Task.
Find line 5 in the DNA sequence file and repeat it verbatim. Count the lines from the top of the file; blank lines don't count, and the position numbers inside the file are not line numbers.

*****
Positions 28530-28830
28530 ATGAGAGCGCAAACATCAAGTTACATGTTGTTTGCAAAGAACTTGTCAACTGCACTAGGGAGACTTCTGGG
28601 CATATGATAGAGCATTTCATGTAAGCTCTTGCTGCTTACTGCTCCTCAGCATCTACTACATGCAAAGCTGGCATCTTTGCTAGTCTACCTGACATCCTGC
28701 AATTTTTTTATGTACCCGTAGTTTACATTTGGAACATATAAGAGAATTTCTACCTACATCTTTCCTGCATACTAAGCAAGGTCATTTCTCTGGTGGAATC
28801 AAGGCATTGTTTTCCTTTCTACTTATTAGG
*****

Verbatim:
28801 AAGGCATTGTTTTCCTTTCTACTTATTAGG